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- Table of Contents
Clinical and Developmental Immunology
Volume 2012 (2012), Article ID 437282, 2 pages
Systemic Lupus Erythematosus
1Division of Rheumatology, Montefiore Medical Center, Bronx, NY 10467, USA
2Division of Rheumatology, Albert Einstein College of Medicine, Bronx, NY 10461, USA
3Section of Rheumatology, Temple University School of Medicine, Philadelphia, PA 19140, USA
4Center for Autoimmune and Musculoskeletal Diseases, The Feinstein Institute for Medical Research, Manhasset, NY 11030, USA
5Division of Rheumatology, Department of Medicine, Feinberg School of Medicine, Northwestern University, Chicago, IL 60611, USA
Received 23 August 2012; Accepted 23 August 2012
Copyright © 2012 Chaim Putterman et al. This is an open access article distributed under the Creative Commons Attribution License, which permits unrestricted use, distribution, and reproduction in any medium, provided the original work is properly cited.
Systemic lupus erythematosus is a systemic autoimmune disease with a worldwide distribution. Although both men and women of all age groups can be affected, women outnumber men almost 10 fold and the typical lupus patient is a young woman during her reproductive years. Clinically, lupus is a disease with an unpredictable course involving flares and remissions, where cumulative damage over time significantly interferes with the quality of life and adversely affects organ function. Multiple cells, tissues, and organs can be affected in this disease, and the clinical picture can vary greatly between patients. Indeed, even in the same patient the clinical picture may not be consistent over time. Organ systems most commonly involved in lupus patients include joints, skin and mucous membranes, blood cells, brain, and kidney.
Although the prognosis of lupus patients has dramatically improved with the widespread introduction of potent immunosuppressive therapies and better medical management of acute disease exacerbations, a diagnosis of SLE remains associated with an appreciably shortened life span. Moreover, the mortality rates are still significant among patients with active disease. With more lupus patients living with chronic, intermittently active disease, it has become evident that there is significantly accelerated atherosclerotic cardiovascular disease that is insufficiently explained by traditional risk factors.
A second major cause of mortality in SLE is infection. Lupus patients have an inherent susceptibility to infections due to their disease. In addition, the major side effect of the large majority of medications currently used for treatment of lupus is immunosuppression, which confers a greatly increased risk for infections with typical and atypical organisms. For this reason, the use of more aggressive approaches is usually restricted to patients with active disease, with lower doses of immunosuppressive treatment being used for chronic maintenance.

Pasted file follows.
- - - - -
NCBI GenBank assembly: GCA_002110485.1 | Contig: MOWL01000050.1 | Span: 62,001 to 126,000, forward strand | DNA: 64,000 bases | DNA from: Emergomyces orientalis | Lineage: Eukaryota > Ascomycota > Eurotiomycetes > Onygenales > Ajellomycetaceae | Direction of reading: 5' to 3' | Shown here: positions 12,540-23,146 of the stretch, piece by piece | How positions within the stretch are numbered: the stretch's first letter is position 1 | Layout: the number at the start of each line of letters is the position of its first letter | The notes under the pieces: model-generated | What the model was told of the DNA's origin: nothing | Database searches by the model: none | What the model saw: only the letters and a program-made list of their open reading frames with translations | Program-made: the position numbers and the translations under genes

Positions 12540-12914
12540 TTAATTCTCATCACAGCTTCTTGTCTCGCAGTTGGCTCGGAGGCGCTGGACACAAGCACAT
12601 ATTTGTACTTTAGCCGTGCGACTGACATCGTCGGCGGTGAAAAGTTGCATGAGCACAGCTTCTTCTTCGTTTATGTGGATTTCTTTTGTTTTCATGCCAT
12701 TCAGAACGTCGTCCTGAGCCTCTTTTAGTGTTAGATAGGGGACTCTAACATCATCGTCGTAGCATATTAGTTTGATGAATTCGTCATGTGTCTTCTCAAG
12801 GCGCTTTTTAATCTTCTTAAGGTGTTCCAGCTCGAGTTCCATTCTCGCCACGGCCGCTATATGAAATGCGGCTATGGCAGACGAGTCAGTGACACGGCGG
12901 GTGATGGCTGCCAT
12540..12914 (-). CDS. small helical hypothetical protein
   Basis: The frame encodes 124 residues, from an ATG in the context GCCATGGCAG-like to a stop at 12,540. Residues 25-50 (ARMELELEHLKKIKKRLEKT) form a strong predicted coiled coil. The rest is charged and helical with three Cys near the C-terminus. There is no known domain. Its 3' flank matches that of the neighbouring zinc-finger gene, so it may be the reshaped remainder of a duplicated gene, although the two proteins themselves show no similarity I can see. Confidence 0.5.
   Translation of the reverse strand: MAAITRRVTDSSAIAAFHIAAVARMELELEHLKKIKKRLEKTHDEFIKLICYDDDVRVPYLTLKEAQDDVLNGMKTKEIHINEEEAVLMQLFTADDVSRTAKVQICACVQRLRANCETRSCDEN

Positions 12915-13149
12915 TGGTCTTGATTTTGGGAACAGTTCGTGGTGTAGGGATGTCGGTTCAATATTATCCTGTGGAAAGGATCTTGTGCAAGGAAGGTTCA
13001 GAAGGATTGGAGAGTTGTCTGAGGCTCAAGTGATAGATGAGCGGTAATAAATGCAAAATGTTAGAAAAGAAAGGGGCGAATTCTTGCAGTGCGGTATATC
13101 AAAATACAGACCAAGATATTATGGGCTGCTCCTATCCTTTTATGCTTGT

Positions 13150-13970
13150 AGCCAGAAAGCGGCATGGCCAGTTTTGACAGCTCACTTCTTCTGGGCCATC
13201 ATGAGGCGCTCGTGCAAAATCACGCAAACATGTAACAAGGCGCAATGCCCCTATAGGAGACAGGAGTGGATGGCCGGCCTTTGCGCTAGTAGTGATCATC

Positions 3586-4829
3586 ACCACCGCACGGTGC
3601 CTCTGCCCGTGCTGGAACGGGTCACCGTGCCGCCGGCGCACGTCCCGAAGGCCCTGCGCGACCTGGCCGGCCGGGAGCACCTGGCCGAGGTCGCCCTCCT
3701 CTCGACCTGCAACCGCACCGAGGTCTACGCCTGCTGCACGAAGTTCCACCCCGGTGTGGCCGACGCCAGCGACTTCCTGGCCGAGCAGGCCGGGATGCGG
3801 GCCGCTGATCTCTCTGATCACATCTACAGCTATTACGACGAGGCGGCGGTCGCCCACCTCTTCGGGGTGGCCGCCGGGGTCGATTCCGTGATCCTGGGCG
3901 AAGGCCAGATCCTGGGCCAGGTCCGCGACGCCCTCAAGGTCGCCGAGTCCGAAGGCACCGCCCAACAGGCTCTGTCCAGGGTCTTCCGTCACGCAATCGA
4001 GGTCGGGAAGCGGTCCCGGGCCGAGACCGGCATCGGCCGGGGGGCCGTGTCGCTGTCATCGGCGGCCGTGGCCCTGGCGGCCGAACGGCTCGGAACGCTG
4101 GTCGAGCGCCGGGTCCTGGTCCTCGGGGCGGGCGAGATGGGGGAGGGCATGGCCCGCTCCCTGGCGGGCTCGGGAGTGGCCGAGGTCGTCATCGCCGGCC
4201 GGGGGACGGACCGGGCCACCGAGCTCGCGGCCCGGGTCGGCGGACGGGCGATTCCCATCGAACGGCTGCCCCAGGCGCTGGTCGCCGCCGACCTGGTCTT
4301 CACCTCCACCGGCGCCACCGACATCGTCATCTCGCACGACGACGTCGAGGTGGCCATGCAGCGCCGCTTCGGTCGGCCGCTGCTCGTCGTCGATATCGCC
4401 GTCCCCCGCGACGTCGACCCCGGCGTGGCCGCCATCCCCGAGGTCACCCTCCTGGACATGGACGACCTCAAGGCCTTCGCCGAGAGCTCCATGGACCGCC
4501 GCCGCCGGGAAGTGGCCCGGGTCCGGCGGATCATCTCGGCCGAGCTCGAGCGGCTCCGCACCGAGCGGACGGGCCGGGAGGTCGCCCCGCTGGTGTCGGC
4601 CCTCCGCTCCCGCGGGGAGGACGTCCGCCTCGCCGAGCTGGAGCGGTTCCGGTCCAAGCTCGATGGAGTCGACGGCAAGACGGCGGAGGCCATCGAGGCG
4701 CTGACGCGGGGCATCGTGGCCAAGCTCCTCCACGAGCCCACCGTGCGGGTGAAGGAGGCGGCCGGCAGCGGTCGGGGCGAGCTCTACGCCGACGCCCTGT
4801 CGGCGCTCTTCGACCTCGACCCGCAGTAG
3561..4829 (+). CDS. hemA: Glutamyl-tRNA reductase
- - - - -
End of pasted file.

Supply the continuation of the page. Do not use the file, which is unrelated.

The universal belief and expectation among investigators and physicians involved in SLE is that a more comprehensive and accurate understanding of the underlying mechanisms of disease will lead to the development of more targeted therapies. Such novel approaches to treatment would presumably result in improved patient response rates, decreased numbers of flares, attenuated cumulative damage, and enhanced preservation of organ function over time. Moreover, even if newer therapies have a similar efficacy profile to medications in current use, the employment of more targeted and specific therapeutic modalities could reasonably result in less unintended side effects. In this special issue, we have gathered contributions from physicians and researchers from North America, South America, Europe, and Asia that highlight several important and/or novel aspects of the molecular pathogenesis, clinical organ involvement, and experimental therapies in this prototypical systemic autoimmune disease.
2. Disease Pathogenesis
Gender and hormones play a crucial role in SLE: the disease is much more common in females, and its presentation often correlates with changes in estrogen and/or progesterone levels. Nonhormonal, X-chromosome-related contributions may be important as well. The contribution of gender to the prevalence of disease, types of clinical manifestations, and pathogenesis are summarized in this issue by J. Schwartzman et al. The genetics of SLE are being unraveled by the use of genomewide association studies (GWAS) that have uncovered the role of multiple genetic polymorphisms, each of which confers a modest increase (<2 fold) in an individual’s risk for lupus. Nevertheless, in all these studies an association with particular MHC alleles remains the major genetic contributor, conferring a 3-4 fold risk for lupus. M. Relle and A. Schwarting review the role of MHC-linked susceptibility genes in experimental and human disease. A. H. Draborg et al. remind us of the importance of infection in triggering lupus autoimmunity in the genetically susceptible host, particularly the Epstein-Barr virus, which has been epidemiologically linked to SLE onset.